Farmers Weekly’s quality recognised in annual farm writing awards

Farmers Weekly enjoyed an impressive number of wins in the annual Yara awards for journalism, with articles published over the past 12 months picking up the prizes in the arable, grassland and environment categories.

Deputy business editor Jez Fredenburgh was honoured for her March article entitled “Tesco under fire over misleading farm brands”, singled out by judges for its originality and broad research.

“The in-store analysis of the foods on display put the issues into context and the structure of the article gave clarity on the situation, prompting the reader to consider their own view of the subject,” they said.

See also: Benefits of using an automatic body condition scoring camera

Former Farmers Weekly deputy livestock editor, now freelance journalist, Aly Balsom picked up the prize for the best livestock article for her piece “Camera makes light work of checking cow condition”, published in June.

The article explained how one farmer had invested in a fully automated body scoring system from DeLaval, covering the science behind the technology, the benefits in terms of fertility and feed efficiency, and looked at ongoing research into further possible uses.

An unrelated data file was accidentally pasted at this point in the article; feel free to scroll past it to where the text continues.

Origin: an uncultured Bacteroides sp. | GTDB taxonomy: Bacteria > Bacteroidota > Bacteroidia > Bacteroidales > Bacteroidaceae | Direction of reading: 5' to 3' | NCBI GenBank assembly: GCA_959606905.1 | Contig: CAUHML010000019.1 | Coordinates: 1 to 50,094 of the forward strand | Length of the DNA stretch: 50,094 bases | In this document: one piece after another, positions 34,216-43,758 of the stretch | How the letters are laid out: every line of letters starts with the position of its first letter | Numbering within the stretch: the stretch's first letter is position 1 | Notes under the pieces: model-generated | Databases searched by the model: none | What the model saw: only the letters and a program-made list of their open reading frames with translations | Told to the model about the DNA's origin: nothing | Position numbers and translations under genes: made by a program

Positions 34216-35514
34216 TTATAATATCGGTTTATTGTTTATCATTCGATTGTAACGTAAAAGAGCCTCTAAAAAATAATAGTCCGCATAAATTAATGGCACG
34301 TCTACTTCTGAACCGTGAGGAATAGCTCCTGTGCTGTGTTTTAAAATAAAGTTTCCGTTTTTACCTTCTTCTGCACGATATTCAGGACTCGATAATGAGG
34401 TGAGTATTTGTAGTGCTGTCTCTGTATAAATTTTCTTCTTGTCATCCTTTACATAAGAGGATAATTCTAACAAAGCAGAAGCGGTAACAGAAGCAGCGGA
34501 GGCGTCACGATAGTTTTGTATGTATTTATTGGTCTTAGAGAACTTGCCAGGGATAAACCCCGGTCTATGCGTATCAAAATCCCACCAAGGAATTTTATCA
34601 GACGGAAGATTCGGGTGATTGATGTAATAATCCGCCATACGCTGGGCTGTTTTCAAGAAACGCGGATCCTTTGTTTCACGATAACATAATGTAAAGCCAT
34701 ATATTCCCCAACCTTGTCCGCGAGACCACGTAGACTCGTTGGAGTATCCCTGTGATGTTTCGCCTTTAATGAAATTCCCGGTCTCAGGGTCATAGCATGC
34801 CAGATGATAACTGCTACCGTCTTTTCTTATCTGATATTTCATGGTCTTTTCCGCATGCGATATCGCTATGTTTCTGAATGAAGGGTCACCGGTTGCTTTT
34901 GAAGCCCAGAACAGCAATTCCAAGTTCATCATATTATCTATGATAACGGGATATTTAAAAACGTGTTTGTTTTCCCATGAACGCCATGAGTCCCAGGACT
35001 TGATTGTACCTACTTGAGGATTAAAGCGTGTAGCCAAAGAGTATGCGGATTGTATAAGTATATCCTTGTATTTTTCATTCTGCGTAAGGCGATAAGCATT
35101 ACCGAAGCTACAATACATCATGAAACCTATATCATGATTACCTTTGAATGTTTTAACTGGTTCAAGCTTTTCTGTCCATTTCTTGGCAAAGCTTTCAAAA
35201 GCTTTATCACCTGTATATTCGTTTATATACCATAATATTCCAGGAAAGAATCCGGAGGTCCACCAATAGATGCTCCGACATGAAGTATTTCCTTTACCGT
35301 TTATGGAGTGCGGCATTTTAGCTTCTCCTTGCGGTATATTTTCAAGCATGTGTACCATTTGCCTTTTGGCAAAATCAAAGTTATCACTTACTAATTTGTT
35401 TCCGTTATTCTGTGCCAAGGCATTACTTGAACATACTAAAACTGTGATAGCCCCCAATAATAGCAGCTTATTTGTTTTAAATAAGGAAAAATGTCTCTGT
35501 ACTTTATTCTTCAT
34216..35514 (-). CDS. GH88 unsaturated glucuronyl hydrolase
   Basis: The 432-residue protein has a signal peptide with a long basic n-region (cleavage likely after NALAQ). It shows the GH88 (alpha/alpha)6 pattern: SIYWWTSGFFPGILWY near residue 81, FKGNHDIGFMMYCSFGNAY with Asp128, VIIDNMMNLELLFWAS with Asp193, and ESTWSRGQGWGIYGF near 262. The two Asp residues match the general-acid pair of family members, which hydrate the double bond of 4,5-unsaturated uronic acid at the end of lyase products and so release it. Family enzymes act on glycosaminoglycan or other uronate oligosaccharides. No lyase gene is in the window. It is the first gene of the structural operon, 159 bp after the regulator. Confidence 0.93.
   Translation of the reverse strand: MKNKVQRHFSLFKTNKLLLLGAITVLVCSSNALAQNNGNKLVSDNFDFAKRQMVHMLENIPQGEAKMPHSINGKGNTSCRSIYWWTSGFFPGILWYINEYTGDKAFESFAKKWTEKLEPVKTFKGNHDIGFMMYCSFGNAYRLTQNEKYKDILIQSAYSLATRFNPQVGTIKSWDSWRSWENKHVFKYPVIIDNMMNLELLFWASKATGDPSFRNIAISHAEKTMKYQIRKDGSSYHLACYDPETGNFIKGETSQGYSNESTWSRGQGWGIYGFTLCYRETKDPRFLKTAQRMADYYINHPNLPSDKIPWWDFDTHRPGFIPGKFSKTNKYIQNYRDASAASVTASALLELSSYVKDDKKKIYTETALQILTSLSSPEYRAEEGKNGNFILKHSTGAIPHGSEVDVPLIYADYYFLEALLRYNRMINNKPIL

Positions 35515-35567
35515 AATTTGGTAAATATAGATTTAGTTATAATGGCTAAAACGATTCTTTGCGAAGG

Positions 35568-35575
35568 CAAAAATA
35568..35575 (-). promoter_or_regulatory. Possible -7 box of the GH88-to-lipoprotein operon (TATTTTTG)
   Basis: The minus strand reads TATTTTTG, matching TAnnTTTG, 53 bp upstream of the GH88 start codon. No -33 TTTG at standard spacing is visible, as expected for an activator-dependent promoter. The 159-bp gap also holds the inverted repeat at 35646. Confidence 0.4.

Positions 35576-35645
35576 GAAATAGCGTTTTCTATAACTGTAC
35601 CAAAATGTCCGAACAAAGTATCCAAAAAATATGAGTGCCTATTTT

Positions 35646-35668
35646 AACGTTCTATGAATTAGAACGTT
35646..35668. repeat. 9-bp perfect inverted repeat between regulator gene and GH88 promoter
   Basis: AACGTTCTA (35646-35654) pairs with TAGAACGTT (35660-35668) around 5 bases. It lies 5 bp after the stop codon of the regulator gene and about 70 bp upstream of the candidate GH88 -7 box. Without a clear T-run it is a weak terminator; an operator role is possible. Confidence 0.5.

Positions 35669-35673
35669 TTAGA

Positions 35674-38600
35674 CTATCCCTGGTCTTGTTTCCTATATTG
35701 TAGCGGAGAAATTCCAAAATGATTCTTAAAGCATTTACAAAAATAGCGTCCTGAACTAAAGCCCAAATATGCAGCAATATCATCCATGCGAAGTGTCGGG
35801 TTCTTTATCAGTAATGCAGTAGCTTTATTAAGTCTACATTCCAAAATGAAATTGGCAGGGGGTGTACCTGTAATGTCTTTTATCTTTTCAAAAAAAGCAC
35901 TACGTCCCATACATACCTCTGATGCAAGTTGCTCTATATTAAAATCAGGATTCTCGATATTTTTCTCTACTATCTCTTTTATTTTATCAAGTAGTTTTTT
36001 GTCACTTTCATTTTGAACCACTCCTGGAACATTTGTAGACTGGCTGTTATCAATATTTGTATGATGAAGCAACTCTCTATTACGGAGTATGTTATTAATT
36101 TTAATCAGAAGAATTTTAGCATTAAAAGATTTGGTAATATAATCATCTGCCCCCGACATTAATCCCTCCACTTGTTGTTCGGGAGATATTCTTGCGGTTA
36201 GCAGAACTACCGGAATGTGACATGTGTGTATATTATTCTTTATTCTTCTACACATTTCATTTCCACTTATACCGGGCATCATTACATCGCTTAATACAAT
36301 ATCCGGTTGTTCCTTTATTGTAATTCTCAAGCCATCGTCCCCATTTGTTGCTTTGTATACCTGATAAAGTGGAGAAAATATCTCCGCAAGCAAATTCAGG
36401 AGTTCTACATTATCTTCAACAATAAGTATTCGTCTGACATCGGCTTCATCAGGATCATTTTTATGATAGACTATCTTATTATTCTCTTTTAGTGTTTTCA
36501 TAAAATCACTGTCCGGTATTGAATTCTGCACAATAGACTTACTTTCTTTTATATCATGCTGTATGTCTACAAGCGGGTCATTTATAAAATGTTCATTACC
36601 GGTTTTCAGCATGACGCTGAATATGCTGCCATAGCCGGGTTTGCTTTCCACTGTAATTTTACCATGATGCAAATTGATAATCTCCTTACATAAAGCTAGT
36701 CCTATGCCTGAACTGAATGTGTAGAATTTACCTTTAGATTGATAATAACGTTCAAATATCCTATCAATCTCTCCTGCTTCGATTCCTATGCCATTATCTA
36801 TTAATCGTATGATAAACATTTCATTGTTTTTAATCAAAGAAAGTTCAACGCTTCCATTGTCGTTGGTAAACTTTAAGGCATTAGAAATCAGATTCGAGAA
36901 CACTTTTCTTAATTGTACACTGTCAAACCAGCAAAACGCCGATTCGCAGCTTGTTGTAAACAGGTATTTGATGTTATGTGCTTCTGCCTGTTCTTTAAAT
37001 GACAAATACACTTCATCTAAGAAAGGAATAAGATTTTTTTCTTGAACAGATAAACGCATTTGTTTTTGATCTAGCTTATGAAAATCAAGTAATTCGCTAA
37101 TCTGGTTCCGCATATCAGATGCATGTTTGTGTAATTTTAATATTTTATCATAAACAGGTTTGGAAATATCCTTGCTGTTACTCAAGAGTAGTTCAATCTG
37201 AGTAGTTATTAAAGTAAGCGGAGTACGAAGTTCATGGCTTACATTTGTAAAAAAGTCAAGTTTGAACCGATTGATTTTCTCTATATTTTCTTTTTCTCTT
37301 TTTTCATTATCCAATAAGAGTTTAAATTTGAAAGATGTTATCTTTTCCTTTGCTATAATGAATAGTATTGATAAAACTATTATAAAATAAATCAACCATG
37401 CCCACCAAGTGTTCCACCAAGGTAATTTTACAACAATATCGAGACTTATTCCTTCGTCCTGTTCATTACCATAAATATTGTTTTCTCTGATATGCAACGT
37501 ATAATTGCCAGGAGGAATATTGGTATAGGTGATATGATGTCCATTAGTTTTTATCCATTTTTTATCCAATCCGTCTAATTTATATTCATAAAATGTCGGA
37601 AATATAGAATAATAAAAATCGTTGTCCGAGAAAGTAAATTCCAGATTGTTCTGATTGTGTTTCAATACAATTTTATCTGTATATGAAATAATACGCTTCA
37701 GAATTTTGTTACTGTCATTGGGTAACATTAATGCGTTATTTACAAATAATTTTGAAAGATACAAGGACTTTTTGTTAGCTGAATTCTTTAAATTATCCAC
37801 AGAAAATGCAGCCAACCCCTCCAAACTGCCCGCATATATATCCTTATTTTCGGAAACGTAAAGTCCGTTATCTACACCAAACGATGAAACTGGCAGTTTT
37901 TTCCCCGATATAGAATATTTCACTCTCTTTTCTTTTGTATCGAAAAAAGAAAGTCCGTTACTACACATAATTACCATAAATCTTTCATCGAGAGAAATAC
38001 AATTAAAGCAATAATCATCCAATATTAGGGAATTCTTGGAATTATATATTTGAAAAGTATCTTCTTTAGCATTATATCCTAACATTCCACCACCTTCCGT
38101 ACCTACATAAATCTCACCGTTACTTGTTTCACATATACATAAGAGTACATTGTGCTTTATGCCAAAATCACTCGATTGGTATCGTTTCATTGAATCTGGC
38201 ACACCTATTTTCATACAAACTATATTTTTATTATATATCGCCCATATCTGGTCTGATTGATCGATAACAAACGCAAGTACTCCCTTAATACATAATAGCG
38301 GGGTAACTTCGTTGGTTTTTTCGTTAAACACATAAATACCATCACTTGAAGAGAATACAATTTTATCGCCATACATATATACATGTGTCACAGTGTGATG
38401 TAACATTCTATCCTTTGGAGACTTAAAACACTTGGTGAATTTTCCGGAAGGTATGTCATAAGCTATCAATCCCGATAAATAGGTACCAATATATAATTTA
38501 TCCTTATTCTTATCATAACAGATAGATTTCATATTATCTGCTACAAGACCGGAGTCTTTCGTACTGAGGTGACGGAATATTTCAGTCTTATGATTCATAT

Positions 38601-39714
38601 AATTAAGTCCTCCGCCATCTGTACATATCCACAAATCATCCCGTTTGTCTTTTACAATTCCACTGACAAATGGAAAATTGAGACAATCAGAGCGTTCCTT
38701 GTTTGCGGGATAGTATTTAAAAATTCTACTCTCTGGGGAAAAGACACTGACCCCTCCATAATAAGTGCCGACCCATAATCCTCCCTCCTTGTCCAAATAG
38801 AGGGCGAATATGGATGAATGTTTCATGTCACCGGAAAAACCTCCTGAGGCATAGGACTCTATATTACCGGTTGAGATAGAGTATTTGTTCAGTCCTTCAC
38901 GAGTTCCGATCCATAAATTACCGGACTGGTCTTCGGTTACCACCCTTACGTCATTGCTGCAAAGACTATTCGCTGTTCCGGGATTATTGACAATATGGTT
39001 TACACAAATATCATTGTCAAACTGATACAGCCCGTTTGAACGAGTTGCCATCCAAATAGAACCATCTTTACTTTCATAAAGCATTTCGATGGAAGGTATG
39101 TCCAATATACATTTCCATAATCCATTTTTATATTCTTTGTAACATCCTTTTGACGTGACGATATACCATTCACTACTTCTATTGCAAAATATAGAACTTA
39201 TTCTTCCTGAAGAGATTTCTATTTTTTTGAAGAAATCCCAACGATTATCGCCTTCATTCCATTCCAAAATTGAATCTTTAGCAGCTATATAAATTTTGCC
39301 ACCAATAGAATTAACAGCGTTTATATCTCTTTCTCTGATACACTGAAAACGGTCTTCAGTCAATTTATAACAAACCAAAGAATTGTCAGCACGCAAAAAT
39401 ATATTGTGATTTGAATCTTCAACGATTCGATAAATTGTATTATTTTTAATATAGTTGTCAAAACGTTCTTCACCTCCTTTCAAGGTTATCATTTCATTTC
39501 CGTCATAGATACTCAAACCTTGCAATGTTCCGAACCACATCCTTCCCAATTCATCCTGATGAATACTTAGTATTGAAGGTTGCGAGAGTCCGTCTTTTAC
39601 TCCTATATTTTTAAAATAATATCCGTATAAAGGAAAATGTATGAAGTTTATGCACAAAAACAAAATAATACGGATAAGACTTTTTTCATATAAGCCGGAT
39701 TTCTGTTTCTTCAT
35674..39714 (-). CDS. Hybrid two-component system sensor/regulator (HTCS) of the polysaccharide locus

And in the arable category, Mike Abram took top honours with his article “Technology wizards in Oz vital to success”, published in Farmers Weekly in December 2015.

Judges said the article packed in an extraordinary amount of information about research-led growing of crops without subsidies in Australia.

Mike Abram receives his prize from Yara's Rosie Carne and Mark Tucker © Ruth Downing/Rural Pictures

Mike Abram (centre) receives his prize © Ruth Downing/Rural Pictures

“We learn a lot from this clear, short article, which could generate some new ideas for UK farmers, and opens up the question of what a levy board can do for an advanced arable business.”


Farmers Weekly’s success did not end there, with an article from former news reporter, turned freelancer, Caroline Stocks picking up the Keenan Alltech Innovation Award for her article on an innovative approach to running a dairy business.

The article detailed how the decision to adopt high-tech management systems had made it possible to increase yields, reduce costs and create a profitable enterprise.

Other prizes included the Netherthorpe lifetime achievement award, which went to Peter Hollinshead, editor of Dairy Farmer, and the Red Tractor public engagement award, which went to Tom-Allen Stevens of CPM magazine.

Meanwhile, the John Deere training award for the best article by a student attending this annual training course, went to Andrew Meredith, who joins Farmers Weekly on 10 October.

The awards were announced at the annual harvest lunch of the British Guild of Agricultural Journalists in London on 23 September.

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